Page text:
DALE: As business leaders, a common thread we share is moving all of Fort Worth forward and striving for economic opportunity for all. At PNC Bank, we play a unique role in this by providing capital, financial products & services, advice, and supporting our local communities. More specifically, we operate as a Main Street Bank with our regional presidents living and working in each of our 55 geographic markets across the country. Our regional presidents are focused on delivering the extensive resources of a leading national bank, but as active members of the community are also focused on delivering holistic capabilities that serve the diverse needs of the communities and constituencies PNC serves in Ft. Worth. We’re very committed to helping area businesses grow and supporting our local community through philanthropy, community development, and economic empowerment of our low and moderate income communities. As one example, like Mayor Parker’s focus on early childhood education, you will see PNC’s commitment to our signature philanthropic cause, Grow Up Great, which is dedicated to helping underserved children ages birth to five enter kindergarten prepared for success in school and life. We also support organizations and initiatives that are uniquely Fort Worth – we are the presenting sponsor of the MAIN ST. Fort Worth Arts Festival, Broadway at the Bass, and the Ben Hogan Award.
ANETTE: It’s not just opening an office here. That doesn’t work. I try to ensure you’re not just becoming a Chamber member. We’re helping you guide your membership forward for success. We encourage companies to identify someone who will be their company’s spokesperson. Each company should have one person immediately develop those relationships because it does matter. You can’t just have a Fort Worth address. We also work a lot with those interested in starting new businesses. They’re already here. They have an idea. Immediately, we connect them to other entrepreneurs and folks who can help them with resources. Most of them start to move forward when they find access to capital. We get a lot of referrals from banks that flag entrepreneurs who aren’t quite ready for a bank loan but need help getting there. We can then use our network in that sense. The whole community is there to uplift the entrepreneurial spirit.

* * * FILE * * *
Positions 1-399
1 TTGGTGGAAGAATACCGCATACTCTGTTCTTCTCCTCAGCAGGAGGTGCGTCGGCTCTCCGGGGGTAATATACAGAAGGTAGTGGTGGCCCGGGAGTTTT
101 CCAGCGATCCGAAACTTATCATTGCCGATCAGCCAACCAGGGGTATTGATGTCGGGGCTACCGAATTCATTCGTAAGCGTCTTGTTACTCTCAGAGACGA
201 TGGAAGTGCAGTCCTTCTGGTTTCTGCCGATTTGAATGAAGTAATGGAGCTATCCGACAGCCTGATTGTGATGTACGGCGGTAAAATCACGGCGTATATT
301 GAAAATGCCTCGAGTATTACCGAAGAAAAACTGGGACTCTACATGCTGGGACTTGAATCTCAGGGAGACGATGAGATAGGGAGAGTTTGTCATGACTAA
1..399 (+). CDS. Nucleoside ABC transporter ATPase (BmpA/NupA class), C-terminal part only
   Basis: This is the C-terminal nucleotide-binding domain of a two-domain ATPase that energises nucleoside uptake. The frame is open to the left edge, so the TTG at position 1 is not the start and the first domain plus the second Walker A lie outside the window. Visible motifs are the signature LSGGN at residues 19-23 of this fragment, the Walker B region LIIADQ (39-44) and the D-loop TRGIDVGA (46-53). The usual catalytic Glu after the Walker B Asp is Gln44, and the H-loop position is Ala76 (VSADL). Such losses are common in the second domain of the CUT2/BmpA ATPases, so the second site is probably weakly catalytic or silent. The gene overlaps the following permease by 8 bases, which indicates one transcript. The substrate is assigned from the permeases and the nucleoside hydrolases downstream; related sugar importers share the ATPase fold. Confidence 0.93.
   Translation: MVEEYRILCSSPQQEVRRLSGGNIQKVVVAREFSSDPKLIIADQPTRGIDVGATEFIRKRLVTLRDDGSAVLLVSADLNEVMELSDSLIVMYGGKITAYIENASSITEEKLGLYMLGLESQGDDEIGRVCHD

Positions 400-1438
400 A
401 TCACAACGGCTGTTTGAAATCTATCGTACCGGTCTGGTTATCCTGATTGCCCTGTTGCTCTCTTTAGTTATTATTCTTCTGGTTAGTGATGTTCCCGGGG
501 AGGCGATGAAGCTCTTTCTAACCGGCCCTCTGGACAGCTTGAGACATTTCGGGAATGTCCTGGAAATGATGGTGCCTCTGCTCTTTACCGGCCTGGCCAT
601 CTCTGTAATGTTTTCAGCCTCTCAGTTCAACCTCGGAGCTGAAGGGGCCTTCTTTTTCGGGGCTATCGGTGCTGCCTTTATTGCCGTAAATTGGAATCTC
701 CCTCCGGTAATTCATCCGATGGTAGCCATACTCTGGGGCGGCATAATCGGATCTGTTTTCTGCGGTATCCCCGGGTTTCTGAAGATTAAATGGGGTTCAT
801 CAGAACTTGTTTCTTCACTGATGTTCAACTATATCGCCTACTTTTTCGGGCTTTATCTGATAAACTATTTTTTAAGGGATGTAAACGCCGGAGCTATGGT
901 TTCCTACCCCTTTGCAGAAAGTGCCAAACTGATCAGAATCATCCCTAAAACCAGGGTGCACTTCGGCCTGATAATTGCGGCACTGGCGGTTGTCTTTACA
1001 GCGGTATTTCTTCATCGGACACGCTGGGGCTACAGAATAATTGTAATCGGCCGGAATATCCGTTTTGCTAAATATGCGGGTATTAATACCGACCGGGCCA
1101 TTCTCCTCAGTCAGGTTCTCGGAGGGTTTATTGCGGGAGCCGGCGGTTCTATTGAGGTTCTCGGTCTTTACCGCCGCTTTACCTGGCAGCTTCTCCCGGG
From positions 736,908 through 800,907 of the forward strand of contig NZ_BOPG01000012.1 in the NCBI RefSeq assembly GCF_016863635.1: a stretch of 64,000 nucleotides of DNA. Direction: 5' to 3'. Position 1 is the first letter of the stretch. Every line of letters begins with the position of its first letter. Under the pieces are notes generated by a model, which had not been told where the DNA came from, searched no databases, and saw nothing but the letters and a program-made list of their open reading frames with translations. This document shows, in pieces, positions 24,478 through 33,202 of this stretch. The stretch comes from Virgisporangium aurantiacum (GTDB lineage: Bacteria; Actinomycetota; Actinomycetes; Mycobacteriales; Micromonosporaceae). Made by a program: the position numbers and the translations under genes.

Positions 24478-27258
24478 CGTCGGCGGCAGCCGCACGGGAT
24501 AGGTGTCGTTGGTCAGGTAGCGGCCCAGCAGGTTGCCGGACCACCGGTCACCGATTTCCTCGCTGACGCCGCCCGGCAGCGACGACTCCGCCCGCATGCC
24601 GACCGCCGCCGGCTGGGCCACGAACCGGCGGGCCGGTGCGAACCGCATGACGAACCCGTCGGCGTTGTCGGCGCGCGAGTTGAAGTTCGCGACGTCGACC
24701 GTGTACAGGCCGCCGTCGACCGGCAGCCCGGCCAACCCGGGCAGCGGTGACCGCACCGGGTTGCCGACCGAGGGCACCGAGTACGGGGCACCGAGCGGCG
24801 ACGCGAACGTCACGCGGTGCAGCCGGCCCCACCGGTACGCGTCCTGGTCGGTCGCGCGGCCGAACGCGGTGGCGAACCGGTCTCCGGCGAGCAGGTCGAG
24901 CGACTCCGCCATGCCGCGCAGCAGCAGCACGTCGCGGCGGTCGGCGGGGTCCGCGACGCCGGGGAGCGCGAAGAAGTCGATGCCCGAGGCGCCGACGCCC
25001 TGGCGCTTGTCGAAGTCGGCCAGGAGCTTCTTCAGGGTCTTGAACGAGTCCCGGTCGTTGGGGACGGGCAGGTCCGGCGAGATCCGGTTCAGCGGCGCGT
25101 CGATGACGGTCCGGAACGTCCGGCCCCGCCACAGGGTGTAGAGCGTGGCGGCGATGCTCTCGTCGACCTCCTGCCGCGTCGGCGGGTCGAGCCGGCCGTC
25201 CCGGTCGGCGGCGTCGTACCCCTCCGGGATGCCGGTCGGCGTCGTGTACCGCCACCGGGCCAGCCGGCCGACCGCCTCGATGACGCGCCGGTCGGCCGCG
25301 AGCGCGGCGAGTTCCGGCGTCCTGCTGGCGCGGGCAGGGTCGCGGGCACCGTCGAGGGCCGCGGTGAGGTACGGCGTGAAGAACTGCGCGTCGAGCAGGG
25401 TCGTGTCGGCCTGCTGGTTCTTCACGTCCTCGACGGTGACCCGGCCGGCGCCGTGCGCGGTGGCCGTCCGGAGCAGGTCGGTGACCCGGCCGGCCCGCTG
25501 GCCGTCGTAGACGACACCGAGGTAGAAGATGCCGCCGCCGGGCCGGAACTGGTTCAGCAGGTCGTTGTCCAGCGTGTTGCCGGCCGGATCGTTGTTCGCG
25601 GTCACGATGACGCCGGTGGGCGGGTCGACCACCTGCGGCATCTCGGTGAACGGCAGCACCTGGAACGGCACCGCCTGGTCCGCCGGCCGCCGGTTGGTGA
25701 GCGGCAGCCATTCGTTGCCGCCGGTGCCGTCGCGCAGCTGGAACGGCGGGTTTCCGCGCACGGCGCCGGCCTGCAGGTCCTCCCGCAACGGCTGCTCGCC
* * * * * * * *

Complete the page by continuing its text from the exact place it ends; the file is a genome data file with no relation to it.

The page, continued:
Because the city is attracting a lot of tech startups and earlier-stage companies, how purposeful is this and do you expect this trend to continue? Is Fort Worth building a strong ecosystem for entrepreneurs?
JONATHAN: There’s an opportunity within the collaboration. There’s this spirit of collaboration over competition. As a business owner, I sometimes have a very competitive nature. But, one thing that I’ve found is bringing other people along with me on the journey and creating the way I think about building business and work right now are not only the manifestation of my dreams or my ideas but, at the same time, simultaneously is helping other people build up their dreams, whether they need to be an entrepreneur themselves or to launch my deal or whatever it is. Fort Worth is a really good space to live in. Compared to many cities, this sense of we’re in this thing together really bodes well. People recognize that authenticity; they recognize whether or not other people want to help you win or if they are trying to get theirs and get out. That community is the brand of Fort Worth. That’s what allows us to stand out.